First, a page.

P4-BDL which is reputedly Abramovich's B787 was doing some very strange things back in December according to FR24 history. It looks like it's settled in Dubai at present.

Big Pistons Forever
23rd Mar 2022, 04:04
Considering how long the 737 MEL list is I think you could fly one for quite awhile with essentially no component replacement, if you had a high risk tolerance. That and canibalizing a portion of the fleet for show stopper parts may mean internal route networks will be maintained for longer than many are projecting, thereby keeping the illusion that everything is fine.

AN2 Driver
25th Mar 2022, 14:22
]. As to the long term pariah State : is Russia seriously considering not flying internationally for many years and turning into a very large North Korea ?

Don't forget they have a huge territory of their own to cover plus some other states which still allow them in and also have not cancelled their airworthiness certificates. So first of all they will need to assure domestic travel which they appear to be doing. And before the end of the cold war the situation was pretty much like that, they only had Soviet airliners and flew them all over the world. Right now they will be restricted to fly them within their borders and whoever accepts them, but they will continue flying those.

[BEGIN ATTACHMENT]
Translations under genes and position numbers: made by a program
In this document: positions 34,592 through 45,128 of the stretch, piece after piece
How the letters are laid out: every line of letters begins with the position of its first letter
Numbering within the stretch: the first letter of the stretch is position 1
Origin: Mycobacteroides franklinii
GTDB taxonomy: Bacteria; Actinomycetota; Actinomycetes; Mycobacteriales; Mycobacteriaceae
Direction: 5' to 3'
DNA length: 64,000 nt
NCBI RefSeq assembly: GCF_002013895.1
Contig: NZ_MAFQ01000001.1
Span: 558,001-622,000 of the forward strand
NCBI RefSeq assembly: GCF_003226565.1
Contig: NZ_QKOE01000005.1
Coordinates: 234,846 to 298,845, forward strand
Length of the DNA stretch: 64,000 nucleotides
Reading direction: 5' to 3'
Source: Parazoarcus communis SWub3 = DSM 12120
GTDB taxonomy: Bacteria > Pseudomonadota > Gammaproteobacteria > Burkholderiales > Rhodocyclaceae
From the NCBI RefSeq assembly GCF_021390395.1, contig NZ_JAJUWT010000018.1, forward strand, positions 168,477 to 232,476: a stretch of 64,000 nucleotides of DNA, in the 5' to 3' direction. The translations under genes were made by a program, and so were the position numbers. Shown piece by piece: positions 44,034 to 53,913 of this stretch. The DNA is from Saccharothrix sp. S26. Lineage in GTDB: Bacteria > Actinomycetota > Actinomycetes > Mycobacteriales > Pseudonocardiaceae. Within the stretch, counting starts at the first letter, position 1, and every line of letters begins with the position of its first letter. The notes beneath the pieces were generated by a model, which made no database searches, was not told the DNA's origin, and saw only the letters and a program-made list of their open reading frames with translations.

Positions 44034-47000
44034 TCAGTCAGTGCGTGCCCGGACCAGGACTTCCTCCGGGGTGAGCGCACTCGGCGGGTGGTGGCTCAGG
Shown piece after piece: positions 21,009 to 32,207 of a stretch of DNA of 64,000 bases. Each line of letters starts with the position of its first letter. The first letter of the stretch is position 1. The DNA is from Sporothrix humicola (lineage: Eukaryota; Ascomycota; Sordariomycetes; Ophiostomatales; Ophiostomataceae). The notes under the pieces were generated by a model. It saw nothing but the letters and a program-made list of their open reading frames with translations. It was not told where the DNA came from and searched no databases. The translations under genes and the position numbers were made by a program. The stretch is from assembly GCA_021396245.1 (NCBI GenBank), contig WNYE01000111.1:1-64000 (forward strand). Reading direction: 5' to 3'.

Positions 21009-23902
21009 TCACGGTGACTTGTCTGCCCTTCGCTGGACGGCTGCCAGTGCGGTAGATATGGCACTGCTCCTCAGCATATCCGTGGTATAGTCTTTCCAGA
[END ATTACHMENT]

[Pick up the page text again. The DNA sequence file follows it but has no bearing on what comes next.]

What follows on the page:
I am not sure how many TU154's e.t.c. have actually been scrapped or are simply in "storage" of some form. Same goes for IL86's. Reactivating them may take some time but should be possible.

601
26th Mar 2022, 06:03
Considering how long the 737 MEL list is I think you could fly one for quite awhile with essentially no component replacement, if you had a high risk tolerance.

It may have a long list of individual items on the MEL, but when you start to get multiple failed items, that list can reduce in scope pretty darn quick and you can find your self on the ground with only a couple of failures .

Big Pistons Forever
26th Mar 2022, 18:00
It may have a long list of individual items on the MEL, but when you start to get multiple failed items, that list can reduce in scope pretty darn quick and you can find your self on the ground with only a couple of failures .